Old-School Recruiting Messages Stand Out in a Digital-World

Most of your recruiting messages are simply lost within the literal flood of digital messages that top prospects receive every day. So, if you need your recruiting message to stand out, consider using unique but effective message delivery mechanisms that few other recruiters use.

For example, print your recruiting messages on paper and deliver them via snail mail. One example of this currently novel revisited old-school approach is the USPS “Dear future postal employee” recruiting message delivered via a hard copy paper mailer (see the accompanying picture). “Paper messaging” isn’t a panacea, but it is another tool to try when spamming digital messages simply no longer works. Other messaging media where paper recruiting messages will stand out include recruiting information inserts in product packaging, hardcopy birthday/anniversary cards, and handwritten and addressed personal message cards.

The Advantages of Delivering Recruiting Messages on Paper

Because of the deluge of digital messages, no matter how well your message is crafted, the odds that your email, social media, or text recruiting message being noticed and opened is painfully small. So, because of its uniqueness, “paper recruiting” has many advantages. They include:

  • There will be no other recruiting messages alongside it — because everyone has shifted to digital messaging. Your paper-based recruiting messages are almost guaranteed to appear alone without competition from other recruiting messages.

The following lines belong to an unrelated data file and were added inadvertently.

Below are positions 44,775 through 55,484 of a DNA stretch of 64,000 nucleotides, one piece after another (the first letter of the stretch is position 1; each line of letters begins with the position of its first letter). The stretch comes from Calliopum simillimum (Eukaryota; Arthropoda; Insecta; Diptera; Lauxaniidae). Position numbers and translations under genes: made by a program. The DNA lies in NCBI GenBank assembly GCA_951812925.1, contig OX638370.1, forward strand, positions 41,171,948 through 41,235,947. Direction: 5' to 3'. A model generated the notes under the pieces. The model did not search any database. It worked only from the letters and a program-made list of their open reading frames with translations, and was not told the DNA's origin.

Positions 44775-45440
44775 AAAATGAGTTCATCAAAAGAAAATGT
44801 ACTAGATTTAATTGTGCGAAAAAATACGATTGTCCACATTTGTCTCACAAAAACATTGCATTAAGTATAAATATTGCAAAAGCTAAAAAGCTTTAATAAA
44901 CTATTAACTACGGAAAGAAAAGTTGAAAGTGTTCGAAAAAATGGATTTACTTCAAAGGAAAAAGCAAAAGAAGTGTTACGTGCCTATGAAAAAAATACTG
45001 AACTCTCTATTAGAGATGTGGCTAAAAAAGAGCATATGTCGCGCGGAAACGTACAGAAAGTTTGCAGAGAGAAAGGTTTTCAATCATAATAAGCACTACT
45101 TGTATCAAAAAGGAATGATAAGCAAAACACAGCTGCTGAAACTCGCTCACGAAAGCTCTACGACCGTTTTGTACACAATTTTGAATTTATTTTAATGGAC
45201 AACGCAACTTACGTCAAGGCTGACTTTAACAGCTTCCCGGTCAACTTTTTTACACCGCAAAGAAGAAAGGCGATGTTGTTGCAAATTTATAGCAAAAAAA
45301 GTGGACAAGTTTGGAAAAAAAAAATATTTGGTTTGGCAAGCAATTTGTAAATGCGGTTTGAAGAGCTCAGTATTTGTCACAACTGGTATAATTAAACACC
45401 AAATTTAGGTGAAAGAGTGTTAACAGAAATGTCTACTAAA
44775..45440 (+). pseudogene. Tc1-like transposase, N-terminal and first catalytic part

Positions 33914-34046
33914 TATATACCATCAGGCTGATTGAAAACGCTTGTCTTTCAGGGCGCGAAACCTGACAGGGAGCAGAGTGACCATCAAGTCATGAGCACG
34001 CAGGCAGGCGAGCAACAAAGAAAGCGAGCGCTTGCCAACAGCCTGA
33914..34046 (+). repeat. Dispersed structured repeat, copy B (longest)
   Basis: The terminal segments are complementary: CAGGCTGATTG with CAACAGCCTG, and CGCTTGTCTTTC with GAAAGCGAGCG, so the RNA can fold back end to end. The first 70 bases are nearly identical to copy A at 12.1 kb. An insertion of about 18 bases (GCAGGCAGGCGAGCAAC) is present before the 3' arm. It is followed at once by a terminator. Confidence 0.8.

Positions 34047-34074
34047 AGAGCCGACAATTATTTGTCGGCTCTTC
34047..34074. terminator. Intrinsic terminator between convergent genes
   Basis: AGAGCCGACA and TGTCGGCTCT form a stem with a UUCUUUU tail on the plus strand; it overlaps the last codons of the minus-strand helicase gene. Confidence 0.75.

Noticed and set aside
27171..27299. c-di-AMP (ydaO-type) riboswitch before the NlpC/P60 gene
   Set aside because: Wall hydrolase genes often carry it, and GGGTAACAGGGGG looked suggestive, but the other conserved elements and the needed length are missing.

• There is no electronic spam filter — unlike electronic messaging, there is no automatic electronic spam filter that screens out paper messages delivered as part of your standard mail service. And in addition, if these mailed paper messages don’t look like obvious junk mail, you can at least be assured that they will be seen by your target.
  • Certain formats are more likely to be opened — if the recruiting message initially looks like a birthday card or personal message. If the message comes in the form of a postcard, it will at least get a glance.
  • Non-active jobseekers will likely view them — Some currently employed individuals consider it to be somewhat disloyal to look at job postings, so it’s hard to get a recruiting message in front of them. However. if they receive “sponsored content” that doesn’t obviously look like an overt recruiting message or junk mail, they may actually read it. This learning content should read like a company or product profile or cover the unique use of a new
  • Everyone likes to open packages — If your recruiting message is the only message that is included in an ordered product package that is delivered to the office, you may be able to get your target’s attention during his or her workday. You can put recruiting messages in the packages of your own products, but now there is even a package insert marketplace (UnDigital.com) that has sold ad space to major retailers like Saks Fifth Avenue. Also, consider sending personalized recruiting materials to top prospects via UPS or FedEx packages. In these cases, you can be assured that it will be noticed and opened. And although it’s expensive, spending the money on package delivery may show the candidate that you’re seriously interested in them. 

Consider Other Non-Electronic Printed Messages